Solar energy has long been hailed as a promising source of renewable energy. However, traditional silicon solar cells are expensive and unsustainable to produce. Fortunately, next-generation solar materials, such as perovskite solar cells, offer a cheaper and more sustainable alternative. Perovskite solar cells have a unique crystalline structure that excels at absorbing visible light. Despite their potential, perovskite solar cells face durability challenges. In a recent breakthrough, an international team of scientists, led by Penn State faculty Nelson Dzade, developed a new technique to create more durable perovskite solar cells without compromising efficiency. This article explores the innovative method and its implications for the future of solar energy.
Perovskite solar cells have gained attention for their ability to be manufactured at room temperature using less energy compared to traditional silicon materials. This makes them cost-effective and environmentally friendly. According to Dzade, assistant professor of energy and mineral engineering, the leading candidates for perovskite solar cells, hybrid organic-inorganic metal halides, have organic components that are vulnerable to moisture, oxygen, and heat. Exposure to real-world conditions can lead to rapid performance degradation. To overcome this challenge, the scientists turned to all-inorganic perovskite materials, specifically cesium lead iodide, known for its superior tolerance to environmental factors.
While all-inorganic perovskite materials offer better stability, they face a different obstacle: polymorphism. Cesium lead iodide has multiple phases with different crystalline structures. Two of these phases are photoactive and suitable for solar cells. However, they can easily convert to an undesirable non-photoactive phase at room temperature, degrading the efficiency of the solar cell. To address this issue, the researchers combined the two photoactive polymorphs to form a phase-heterojunction. This unique structure suppresses the transformation to the undesirable phase, resulting in improved material stability and enhanced power conversion efficiency.
The scientists fabricated a device using the dual deposition technique, developed by Dzade’s colleagues at Chonnam University in South Korea. This technique involves depositing one phase with a hot-air technique and the other with triple-source thermal evaporation. The researchers found that adding small amounts of molecular and organic additives during the deposition process improved the electrical properties, efficiency, and stability of the device. The device achieved a remarkable 21.59% power conversion efficiency, one of the highest reported for this approach. Additionally, the devices maintained over 90% of the initial efficiency after 200 hours of storage under ambient conditions.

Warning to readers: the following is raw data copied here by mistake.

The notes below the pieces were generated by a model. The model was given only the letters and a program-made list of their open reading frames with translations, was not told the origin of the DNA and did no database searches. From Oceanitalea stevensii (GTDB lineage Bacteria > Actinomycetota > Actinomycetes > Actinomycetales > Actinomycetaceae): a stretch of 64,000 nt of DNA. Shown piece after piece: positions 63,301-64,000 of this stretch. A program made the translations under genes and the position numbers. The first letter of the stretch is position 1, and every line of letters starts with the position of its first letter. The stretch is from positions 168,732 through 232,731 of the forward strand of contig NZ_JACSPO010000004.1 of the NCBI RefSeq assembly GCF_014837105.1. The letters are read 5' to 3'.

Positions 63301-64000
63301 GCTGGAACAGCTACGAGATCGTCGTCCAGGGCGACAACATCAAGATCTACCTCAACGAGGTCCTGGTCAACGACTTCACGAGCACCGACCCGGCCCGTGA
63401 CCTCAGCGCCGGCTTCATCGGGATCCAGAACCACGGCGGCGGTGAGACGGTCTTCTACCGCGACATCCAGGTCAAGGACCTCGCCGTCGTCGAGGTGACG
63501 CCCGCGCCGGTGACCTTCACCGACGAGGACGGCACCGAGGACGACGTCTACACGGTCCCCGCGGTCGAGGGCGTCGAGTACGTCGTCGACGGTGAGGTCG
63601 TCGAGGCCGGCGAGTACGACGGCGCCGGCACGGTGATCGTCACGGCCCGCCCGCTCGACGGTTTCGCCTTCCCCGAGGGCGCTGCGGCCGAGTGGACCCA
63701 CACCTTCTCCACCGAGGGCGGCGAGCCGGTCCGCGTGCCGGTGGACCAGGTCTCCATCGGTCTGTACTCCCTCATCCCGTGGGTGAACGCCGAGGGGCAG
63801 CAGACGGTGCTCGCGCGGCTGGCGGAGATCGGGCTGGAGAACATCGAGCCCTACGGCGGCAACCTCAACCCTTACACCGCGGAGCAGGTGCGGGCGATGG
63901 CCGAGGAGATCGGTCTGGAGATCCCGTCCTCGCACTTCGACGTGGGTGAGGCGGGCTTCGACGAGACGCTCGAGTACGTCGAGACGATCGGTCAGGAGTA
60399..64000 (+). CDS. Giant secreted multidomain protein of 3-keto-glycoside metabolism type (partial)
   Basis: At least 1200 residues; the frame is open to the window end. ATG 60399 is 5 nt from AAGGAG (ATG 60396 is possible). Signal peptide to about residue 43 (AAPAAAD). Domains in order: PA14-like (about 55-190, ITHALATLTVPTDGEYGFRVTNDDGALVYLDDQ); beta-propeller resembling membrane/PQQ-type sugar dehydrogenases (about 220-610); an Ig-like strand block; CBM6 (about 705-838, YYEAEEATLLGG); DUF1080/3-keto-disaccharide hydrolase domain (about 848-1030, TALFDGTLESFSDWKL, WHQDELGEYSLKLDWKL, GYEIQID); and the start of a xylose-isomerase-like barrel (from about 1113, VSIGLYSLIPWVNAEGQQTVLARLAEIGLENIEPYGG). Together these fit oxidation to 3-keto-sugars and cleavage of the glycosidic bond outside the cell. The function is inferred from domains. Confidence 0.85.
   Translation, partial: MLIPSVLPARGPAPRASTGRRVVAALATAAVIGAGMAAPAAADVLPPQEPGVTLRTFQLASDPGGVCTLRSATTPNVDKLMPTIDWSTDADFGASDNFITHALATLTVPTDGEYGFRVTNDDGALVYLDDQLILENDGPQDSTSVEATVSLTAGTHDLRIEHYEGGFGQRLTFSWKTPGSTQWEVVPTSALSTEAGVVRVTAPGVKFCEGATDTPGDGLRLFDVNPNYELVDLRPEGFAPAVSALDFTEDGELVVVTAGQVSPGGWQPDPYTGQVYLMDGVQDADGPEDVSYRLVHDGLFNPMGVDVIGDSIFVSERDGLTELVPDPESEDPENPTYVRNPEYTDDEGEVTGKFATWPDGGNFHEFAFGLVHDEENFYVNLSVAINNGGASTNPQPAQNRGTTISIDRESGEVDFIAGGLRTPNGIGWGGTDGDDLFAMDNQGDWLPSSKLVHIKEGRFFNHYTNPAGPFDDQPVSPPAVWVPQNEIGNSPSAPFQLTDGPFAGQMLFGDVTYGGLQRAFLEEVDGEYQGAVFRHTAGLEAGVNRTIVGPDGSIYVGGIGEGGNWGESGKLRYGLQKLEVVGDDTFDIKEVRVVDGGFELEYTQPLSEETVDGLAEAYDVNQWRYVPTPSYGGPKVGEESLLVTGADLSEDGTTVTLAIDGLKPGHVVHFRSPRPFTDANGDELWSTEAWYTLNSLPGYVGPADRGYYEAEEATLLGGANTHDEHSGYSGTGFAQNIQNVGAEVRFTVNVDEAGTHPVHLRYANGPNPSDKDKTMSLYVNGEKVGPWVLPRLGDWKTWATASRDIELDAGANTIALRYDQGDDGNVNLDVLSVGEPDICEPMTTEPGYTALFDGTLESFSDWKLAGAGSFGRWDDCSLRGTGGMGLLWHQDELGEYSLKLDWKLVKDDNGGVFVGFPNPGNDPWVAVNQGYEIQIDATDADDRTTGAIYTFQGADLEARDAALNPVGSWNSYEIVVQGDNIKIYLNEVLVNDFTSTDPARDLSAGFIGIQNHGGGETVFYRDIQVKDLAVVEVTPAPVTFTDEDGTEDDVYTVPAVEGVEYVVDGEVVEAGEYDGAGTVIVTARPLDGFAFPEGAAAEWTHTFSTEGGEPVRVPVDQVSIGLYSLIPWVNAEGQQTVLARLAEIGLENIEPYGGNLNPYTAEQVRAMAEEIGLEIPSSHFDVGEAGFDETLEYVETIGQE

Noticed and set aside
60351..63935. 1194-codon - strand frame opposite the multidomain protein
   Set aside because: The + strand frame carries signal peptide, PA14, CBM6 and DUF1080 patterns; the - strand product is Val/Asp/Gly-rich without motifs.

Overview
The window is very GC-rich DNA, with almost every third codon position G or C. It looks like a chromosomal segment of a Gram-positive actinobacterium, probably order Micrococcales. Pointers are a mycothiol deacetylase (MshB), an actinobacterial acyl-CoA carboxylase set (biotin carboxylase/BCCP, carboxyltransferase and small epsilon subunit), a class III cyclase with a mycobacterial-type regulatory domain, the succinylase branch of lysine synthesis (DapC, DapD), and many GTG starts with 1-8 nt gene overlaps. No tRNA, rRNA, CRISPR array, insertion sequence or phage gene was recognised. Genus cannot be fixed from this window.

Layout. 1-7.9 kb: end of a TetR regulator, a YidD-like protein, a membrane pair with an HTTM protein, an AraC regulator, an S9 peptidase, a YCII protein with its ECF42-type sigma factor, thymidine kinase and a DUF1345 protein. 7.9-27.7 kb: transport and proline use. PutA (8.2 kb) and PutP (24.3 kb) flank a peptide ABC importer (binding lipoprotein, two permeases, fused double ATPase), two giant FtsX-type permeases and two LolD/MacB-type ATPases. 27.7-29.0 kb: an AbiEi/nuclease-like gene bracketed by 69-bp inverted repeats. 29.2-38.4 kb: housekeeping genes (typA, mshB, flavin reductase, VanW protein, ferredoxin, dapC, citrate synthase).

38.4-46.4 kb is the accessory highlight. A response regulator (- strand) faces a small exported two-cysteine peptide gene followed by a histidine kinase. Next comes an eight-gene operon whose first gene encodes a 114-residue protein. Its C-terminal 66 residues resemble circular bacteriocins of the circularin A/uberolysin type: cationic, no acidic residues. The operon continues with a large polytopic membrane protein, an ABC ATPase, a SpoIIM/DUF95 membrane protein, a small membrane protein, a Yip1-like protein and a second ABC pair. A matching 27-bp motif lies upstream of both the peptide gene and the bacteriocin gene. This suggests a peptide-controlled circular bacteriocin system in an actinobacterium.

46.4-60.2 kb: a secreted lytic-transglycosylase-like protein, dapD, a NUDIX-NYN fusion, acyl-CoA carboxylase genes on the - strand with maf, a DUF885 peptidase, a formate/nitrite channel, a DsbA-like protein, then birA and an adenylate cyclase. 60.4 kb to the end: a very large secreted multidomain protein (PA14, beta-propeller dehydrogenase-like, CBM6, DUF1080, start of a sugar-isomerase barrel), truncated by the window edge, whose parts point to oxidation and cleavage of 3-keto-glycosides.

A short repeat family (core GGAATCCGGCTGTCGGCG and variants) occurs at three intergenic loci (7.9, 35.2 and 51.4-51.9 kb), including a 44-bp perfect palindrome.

Dzade modeled the atomic-scale structure and electronic properties of the heterojunction. The results highlighted the stability and coherent interface structure created by bringing the two photoactive phases together. This structure promotes efficient charge separation and transfer, crucial for achieving high-efficiency solar devices. The dual deposition technique not only has implications for perovskite solar cells but also for other halide perovskite compositions. By extending the technique to different compositions, researchers can further enhance the efficiency and stability of solar cells based on all inorganic perovskites.
In addition to improving efficiency, the researchers aim to make phase-heterojunction cells more durable for real-world conditions. Scaling the size of perovskite solar cells to match traditional solar panels is another important step in their development. With the breakthrough achieved in this study, the researchers believe it is possible to surpass an efficiency of 25% in the near future. This significant advancement could revolutionize the solar energy industry and bring us closer to a sustainable future.
The development of more durable perovskite solar cells is a significant milestone in harnessing the potential of solar energy. Through the innovative use of phase-heterojunctions and the dual deposition technique, scientists have overcome the challenges of polymorphism and improved the stability and efficiency of perovskite solar cells. As this technology continues to evolve, it offers a promising solution for affordable and sustainable solar energy production. With further advancements and scaling efforts, perovskite solar cells may soon become the dominant player in the renewable energy landscape, paving the way for a cleaner and greener future.